One of the edgiest of the "Village Voice" newspapers in Portland, The Portland Mercury has written an article on Steve and the Anawim meeting in Gresham on Saturday. Here it is, in all it's glory. If you want to see the original, with the pic the author took of Steve, check it out here:
In the Shadows
Socks, Showers, and God
by Matt Davis
Steve Kimes is not your typical minister. When we first met last Saturday, November 29, with his fulsome beard and his casual felt hat, I almost mistook him for one of his congregation—90 percent of whom are homeless or mentally ill. No offense intended.
Kimes, along with his wife Diane, started the Anawim Christian Community in 1995, listening to the stories of the poor and disenfranchised in Portland and Gresham. They now run regular services at Anawim and at the Peace Mennonite Church on NE 196th and Glisan. And on Saturday mornings in Gresham, they run "shower ministry." I was in attendance on recent Saturday where roughly 30 people had shown up at 11 am for hot Spam, chicken soup, and pasta, a chance to exchange their dirty clothes for clean ones, and a free shower. Later, they would also pray—but we'll come to that.
One of the odder effects of a free clothing exchange is that people tend to wear things that fit them—not clothes that necessarily reflect their personalities or passions. The results can be disconcerting.
"I'm not a gun man at all," says Danno, a gentle old fellow wearing a Smith & Wesson T-shirt featuring a cobra coiled around a shotgun.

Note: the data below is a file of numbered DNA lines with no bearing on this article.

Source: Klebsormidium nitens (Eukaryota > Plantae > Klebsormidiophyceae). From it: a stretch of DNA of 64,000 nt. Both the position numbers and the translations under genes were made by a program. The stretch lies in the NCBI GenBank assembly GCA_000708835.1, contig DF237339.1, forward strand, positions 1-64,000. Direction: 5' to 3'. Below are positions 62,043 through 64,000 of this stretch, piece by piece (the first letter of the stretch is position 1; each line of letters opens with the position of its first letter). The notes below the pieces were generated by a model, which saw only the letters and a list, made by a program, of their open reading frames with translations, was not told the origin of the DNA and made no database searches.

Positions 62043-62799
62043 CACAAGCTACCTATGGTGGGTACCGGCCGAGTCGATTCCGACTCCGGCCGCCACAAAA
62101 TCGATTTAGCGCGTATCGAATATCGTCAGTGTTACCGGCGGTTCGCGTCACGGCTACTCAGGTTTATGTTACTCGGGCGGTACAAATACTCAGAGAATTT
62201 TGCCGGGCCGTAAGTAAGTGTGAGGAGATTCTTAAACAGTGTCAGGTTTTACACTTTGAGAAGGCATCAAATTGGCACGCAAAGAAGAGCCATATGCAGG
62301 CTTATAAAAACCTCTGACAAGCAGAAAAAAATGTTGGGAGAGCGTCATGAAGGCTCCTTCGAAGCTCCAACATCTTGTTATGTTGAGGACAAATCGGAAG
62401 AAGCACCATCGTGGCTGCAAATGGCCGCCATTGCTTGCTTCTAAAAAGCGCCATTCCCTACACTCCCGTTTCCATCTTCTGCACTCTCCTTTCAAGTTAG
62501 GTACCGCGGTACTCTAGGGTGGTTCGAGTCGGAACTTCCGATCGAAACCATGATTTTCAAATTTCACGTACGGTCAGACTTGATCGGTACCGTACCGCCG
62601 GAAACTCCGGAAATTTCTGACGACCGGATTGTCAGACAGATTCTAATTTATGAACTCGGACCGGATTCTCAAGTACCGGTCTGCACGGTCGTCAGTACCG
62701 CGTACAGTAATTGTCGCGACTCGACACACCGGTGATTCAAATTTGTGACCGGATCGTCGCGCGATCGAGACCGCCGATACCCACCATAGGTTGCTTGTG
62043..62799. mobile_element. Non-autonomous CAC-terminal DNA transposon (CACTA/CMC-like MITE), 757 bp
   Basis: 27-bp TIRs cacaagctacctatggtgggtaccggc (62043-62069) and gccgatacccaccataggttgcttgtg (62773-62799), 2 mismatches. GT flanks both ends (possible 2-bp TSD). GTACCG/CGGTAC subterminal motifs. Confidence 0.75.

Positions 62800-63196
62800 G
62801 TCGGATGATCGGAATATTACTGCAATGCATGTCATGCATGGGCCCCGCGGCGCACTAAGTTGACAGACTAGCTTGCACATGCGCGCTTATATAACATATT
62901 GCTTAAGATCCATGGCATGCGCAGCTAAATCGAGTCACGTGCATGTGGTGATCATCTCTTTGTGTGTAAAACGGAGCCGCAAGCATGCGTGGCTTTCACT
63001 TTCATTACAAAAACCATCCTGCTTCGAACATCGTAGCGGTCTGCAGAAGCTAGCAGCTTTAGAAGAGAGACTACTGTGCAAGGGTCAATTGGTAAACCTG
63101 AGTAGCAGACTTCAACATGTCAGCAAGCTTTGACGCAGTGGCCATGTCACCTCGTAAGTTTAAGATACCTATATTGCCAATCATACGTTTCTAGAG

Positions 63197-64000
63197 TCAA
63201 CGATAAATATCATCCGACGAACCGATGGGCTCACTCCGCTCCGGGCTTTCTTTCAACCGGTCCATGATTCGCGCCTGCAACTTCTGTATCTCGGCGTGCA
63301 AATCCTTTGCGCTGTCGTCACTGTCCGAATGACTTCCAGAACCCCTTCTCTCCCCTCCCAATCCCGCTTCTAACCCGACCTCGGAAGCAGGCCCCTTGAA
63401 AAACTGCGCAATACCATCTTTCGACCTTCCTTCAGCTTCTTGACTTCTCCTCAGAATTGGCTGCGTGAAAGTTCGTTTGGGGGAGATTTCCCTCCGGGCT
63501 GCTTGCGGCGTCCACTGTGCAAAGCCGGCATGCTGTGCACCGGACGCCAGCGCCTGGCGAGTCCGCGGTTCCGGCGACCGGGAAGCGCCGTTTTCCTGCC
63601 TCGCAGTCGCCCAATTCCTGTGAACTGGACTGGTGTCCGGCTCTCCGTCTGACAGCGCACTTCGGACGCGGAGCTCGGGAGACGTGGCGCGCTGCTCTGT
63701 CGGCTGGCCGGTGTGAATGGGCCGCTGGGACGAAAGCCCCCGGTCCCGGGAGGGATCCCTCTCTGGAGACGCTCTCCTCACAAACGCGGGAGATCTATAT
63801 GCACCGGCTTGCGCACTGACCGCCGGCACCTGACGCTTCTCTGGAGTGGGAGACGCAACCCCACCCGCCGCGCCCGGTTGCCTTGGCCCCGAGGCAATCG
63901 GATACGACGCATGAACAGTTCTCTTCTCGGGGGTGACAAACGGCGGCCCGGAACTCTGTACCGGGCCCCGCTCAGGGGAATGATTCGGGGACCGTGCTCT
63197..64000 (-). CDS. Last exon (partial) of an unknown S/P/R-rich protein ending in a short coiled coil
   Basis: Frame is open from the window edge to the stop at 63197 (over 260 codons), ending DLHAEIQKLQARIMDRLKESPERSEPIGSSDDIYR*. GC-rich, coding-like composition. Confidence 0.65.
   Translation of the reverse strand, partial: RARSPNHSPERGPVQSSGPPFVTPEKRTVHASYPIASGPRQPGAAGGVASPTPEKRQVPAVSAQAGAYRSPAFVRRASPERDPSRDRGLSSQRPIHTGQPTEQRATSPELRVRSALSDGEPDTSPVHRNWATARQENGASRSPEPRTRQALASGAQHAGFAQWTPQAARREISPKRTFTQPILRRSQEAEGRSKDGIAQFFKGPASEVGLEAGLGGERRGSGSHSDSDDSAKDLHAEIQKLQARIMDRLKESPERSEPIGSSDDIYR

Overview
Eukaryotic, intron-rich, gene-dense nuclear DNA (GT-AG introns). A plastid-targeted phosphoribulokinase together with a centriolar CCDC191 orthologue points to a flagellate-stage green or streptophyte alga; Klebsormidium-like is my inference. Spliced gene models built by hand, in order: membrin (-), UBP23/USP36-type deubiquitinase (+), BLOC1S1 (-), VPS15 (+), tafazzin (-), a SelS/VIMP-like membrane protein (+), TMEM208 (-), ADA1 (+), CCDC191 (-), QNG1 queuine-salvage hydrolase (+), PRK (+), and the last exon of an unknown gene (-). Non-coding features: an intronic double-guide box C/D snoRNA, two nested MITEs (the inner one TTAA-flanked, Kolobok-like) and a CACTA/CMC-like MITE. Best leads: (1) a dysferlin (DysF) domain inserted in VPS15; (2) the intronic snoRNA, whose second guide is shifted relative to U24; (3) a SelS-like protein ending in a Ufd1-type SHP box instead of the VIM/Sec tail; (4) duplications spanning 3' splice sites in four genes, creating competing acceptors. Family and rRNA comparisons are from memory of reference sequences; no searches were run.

I see a man walk past in a Broncos hooded top, and someone else emerges from the shower wearing an Epcot Center jersey. I decide against football and Disney World as introductory topics of conversation.
"You're not a cop, are you?" asks Jimmy, who approaches with wary menace, wearing a baseball cap with the Confederate flag on it, and the word "Rebel" embroidered on the brim. Rather than ask Jimmy whether it's true or not, I decide to take his cap at its word and tread carefully.
"I'm a journalist," I say. "Here's my card."
After taking it to a far-off table and considering the card for a minute, Jimmy returns to shake my hand and apologize.
"I just feel wary about anybody sitting in the corner, taking notes," he says.
It's not surprising. From talking to others in the congregation, the general consensus seems to be that the cops in Gresham are less tolerant of the homeless than those in Portland. Jimmy estimates he's been "moved along" more than 100 times over the years, and says he's been told to go "anywhere on the other side of 162nd"— meaning, toward Portland—by a cop.
Apart from different attitudes toward law enforcement, there also seemed to be more of a sense of family, community, and self-sufficiency among the homeless I met in this unlikely church, east of the I-205, compared to the atmosphere at many of the homeless service providers I've been to in Portland. Kimes has undoubtedly worked hard on fostering this feeling.
"Jesus," I say, when Kimes tells me how many homeless people in recovery he's currently got living in his house. (Answer: More than a few, but Kimes would rather the total not wind up in print.) Then I realize I've blasphemed in his presence and apologize profusely, because the guy is dead serious about his God.
As I leave, Kimes is booming out a hymn called "Holy Is the Lord" with a heady baritone and no musical accompaniment, apart from the enthusiastic voices of his assorted congregation. Having admitted to me earlier that the work can involve battles with depression—Kimes has officiated a funeral for each of his 13 years, but only one wedding—I can't help but be impressed by his ability to continue with it, no matter what the motivation. And I'm not normally one for religious fervor, either—but in Kimes' case, it appears to be working.
Perhaps there's a Christian T-shirt in his exchange box, somewhere, for me.